The smart home is capturing headlines with its futuristic possibilities of smart cars, fridges and thermostats all connected to each other. However, it is important to be realistic. The current state of the smart home is not even close to this vision, writes Paige Leuschner.
As Europe’s electricity system undergoes a major transformation, consumers may be expected to change some of their habits. But this will only happen if consumers have something to gain from these changes and they are given a proper choice, says Monique Goyens.
In just over a decade, we will be able to build a new electricity system around renewable energy that is cleaner, produces almost no carbon emissions, costs less than a system built around natural gas, and is just as reliable, writes David Nelson.
The European Commission's Winter Package of Energy Union laws will be a turning point for clean energy, writes Maroš Šefčovič. But the spirit of the package goes further than clean energy or tackling climate change – it’s also about economic transformation, he argues.
The Energy Union is an unparalleled opportunity for the EU to boost energy its efficiency, cut imports and create consumers money. To achieve this, we must unlock the potential of smart systems and embrace digitalisation, writes Anton Koller.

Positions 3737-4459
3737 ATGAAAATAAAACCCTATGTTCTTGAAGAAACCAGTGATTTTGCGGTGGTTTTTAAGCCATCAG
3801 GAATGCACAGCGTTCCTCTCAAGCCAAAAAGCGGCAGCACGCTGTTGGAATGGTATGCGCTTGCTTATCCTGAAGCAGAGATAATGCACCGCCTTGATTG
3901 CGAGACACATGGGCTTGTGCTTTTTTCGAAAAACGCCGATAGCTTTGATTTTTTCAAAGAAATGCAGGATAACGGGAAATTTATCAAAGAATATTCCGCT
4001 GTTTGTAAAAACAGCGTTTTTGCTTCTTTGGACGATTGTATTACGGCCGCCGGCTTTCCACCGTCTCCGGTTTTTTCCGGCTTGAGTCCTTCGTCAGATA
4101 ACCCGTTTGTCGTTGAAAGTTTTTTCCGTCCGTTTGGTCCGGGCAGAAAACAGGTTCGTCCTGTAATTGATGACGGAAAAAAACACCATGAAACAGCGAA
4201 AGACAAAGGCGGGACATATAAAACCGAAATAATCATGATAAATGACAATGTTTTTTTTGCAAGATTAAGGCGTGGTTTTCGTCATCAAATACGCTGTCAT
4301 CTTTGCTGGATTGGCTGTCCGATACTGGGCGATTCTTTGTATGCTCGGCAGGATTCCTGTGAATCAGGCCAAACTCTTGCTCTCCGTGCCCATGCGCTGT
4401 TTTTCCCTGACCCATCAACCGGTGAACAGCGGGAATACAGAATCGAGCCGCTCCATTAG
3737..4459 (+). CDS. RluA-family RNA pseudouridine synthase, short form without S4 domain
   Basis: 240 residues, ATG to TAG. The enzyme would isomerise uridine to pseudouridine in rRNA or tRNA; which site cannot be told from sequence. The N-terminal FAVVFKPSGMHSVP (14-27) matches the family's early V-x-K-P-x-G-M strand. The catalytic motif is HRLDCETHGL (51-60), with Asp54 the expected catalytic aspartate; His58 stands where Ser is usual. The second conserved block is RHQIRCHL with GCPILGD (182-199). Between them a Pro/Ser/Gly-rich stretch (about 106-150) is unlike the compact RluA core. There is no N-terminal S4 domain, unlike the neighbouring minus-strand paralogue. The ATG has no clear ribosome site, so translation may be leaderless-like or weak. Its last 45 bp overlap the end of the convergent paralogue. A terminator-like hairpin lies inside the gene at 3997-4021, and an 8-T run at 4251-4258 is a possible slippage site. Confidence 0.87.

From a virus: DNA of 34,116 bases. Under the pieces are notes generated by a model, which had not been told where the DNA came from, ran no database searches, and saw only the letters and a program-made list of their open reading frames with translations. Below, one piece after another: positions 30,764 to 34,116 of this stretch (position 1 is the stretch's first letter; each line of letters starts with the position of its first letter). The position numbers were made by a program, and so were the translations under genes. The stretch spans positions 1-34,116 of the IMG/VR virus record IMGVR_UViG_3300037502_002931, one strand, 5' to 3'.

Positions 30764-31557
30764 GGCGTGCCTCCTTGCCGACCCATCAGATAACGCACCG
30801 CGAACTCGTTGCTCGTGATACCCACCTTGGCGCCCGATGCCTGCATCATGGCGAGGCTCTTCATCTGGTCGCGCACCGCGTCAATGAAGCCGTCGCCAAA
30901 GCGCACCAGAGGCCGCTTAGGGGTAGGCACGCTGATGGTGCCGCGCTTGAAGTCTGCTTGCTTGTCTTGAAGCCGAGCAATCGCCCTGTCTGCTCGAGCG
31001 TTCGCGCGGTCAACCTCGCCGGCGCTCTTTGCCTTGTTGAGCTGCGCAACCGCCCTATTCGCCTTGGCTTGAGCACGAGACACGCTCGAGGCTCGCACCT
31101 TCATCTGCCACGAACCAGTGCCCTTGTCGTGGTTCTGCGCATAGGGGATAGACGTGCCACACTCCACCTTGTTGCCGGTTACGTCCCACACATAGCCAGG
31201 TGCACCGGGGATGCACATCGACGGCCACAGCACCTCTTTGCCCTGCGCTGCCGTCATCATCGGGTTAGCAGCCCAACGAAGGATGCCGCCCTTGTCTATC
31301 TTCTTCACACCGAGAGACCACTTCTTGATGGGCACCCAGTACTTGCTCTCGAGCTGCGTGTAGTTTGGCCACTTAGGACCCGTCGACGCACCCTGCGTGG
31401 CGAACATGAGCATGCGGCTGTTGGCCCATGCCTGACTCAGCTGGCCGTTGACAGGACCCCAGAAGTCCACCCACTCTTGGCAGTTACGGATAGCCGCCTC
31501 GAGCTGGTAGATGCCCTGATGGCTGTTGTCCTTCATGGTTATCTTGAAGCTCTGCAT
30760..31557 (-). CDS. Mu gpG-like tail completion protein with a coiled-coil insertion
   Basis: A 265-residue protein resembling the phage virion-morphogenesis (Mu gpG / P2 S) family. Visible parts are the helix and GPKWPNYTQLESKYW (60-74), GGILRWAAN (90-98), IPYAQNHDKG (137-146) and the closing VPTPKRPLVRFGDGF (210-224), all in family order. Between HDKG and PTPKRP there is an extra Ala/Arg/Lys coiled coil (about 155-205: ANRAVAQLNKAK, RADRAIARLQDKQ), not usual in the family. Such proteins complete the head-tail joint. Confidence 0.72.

Digitalisation opens up new avenues for us in many areas and modern technologies make our lives easier and more enjoyable. The EU’s pursuit of progress is admirable but constantly setting new targets is not always the best way to promote innovation, writes Herbert Reul.
The move towards autonomous vehicles, driven by the progressive electrification of transport, and backed up by road pricing schemes, all carry the potential of radically cleaning up Europe's transport system, writes Greg Archer.
In Germany, a lot has been written about two energy megatrends of our time, liberalisation of energy markets and decentralisation of the energy landscape. What we think has been neglected is a third megatrend: digitalisation.